PSYCHOLOGY EXPERIMENTS. In a psychology experiment performed at the University of Pennsylvania in 1968 dogs were placed in cages with wire floors that could be electri-fied. Subjected to repeated, inescapable electric shock, the dogs at first jumped, ran, attacked the cage, howled, defecated, and urinated, but the shocks continued until the dogs stopped attempting to escape. The experiment was designed to demonstrate the existence of a state known as "learned helplessness" in the belief that such research might throw light on some forms of depression in human beings. From 1984 to 1986 researchers at Temple University used rats in similar experiments with inescapable electric shock; at the same time researchers at the University of Tennessee at Martin were trying to apply inescapable electric shock to goldfish. Learned helplessness experiments on animals are continuing at various centers in the United States, including the University of Colorado at Boulder, where research of this kind has been carried out since 1993 (National Institutes of Health). Experiments in maternal deprivation in monkeys and other animals have been going on in American universities since the 1960s and are continuing. In research at the University of California, Davis, published in 2000, researchers carried out experiments over a five-year period to discover whether there are differences in the problem-solving abilities of monkeys reared with inanimate "surrogate mothers," as compared with the problem-solving abilities of monkeys reared by dogs (Capitanio and Mason).

STUDENT USE OF ANIMALS. Although it has been estimated that more than 5 million animals are used for dissection annually in the United States alone, there has been a move away from the use of living animals for practice surgery in medical schools. Only a minority of U.S. and Canadian medical schools still require the use of live animals, and in almost all those schools students may choose not to participate. In 2000 the Tufts University School of Veterinary Medicine became the first veterinary school in the United States to eliminate the use of healthy dogs for surgical training (Tufts). A number of valuable alternatives to the use of live animals in education have been developed (Smith and Boyd).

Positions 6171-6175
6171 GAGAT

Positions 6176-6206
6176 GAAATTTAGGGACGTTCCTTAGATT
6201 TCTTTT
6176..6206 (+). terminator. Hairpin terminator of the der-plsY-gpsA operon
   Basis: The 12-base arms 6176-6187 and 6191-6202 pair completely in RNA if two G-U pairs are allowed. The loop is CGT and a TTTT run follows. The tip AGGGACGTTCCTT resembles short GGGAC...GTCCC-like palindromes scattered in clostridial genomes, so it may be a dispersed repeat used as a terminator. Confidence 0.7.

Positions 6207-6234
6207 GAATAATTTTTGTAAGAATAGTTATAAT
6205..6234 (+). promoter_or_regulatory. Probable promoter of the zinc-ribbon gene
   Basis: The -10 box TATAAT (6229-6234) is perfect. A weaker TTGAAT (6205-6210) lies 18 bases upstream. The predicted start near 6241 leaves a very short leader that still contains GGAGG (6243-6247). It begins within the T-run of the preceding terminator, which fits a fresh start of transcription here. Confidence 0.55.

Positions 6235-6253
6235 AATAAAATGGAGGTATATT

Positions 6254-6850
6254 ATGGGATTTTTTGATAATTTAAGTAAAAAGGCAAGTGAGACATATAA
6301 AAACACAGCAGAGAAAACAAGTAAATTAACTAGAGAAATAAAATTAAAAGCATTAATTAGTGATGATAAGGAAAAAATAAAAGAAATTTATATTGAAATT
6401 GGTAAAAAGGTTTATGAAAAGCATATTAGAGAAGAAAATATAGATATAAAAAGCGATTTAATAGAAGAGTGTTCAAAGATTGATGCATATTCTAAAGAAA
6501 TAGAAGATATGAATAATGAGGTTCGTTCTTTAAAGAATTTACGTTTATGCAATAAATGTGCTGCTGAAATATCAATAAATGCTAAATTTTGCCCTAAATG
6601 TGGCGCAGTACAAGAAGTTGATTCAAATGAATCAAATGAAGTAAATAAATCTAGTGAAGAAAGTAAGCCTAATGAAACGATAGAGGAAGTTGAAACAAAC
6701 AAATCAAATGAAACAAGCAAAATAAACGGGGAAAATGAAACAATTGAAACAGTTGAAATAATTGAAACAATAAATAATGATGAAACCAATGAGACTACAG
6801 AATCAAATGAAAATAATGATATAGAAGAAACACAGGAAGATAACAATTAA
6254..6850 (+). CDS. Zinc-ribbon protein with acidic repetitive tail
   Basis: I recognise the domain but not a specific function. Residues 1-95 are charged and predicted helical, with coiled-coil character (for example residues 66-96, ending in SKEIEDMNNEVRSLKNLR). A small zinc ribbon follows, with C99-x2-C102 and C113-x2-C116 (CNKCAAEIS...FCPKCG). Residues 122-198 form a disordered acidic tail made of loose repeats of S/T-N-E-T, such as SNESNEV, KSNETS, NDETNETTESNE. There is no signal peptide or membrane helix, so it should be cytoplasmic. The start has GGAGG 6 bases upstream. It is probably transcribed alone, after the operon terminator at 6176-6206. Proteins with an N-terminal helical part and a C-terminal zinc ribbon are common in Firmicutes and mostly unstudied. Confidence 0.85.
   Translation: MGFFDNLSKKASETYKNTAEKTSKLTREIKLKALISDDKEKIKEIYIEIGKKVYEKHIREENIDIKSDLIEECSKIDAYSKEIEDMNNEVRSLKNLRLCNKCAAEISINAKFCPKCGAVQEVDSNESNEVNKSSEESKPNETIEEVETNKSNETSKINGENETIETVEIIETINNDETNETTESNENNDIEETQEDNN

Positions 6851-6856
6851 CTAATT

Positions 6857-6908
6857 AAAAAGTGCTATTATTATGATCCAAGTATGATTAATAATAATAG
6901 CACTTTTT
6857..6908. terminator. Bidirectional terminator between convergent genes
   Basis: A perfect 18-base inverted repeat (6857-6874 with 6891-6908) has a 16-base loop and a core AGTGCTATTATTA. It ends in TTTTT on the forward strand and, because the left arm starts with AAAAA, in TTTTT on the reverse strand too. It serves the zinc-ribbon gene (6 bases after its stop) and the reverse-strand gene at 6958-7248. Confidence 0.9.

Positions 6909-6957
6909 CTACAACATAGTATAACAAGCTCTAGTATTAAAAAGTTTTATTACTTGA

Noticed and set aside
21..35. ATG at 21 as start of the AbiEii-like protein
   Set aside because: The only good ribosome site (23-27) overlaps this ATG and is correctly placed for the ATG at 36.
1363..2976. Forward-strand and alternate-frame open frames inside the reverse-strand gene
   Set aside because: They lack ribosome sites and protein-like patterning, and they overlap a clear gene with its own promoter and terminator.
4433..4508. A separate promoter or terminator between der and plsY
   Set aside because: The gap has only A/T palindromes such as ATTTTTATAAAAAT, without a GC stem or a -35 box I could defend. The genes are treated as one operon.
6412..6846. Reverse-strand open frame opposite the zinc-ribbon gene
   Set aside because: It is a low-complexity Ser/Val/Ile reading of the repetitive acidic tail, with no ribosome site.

Guidelines and Codes

Many countries have national, legally enforceable guidelines, for the protection of animals in research. Among the more advanced are those developed by the Australian National Health and Medical Research Council and the Swedish regulations. Both require experiments to be approved by ethics committees. In Australia the ethics committee must include a lay member and, in addition, a person from an animal welfare organization (National Health and Medical Research Council). In Sweden the ethics committees consist of six scientists and six lay members and are chaired by a judge (European Science Foundation). Both the European Union and the Council of Europe have their own codes, dating from the mid-1980s. From the same period comes the most frequently cited international code, the International Guiding Principles for Biomedical Research Involving Animals developed by the Council for International Organizations of Medical Sciences (CIOMS). The CIOMS code is, however, much weaker than the relatively more advanced codes in specific countries, such as the European nations and Australia. Instead of mandatory review by committees that include lay members, for example, the CIOMS code allows "voluntary self-regulation by the biomedical community."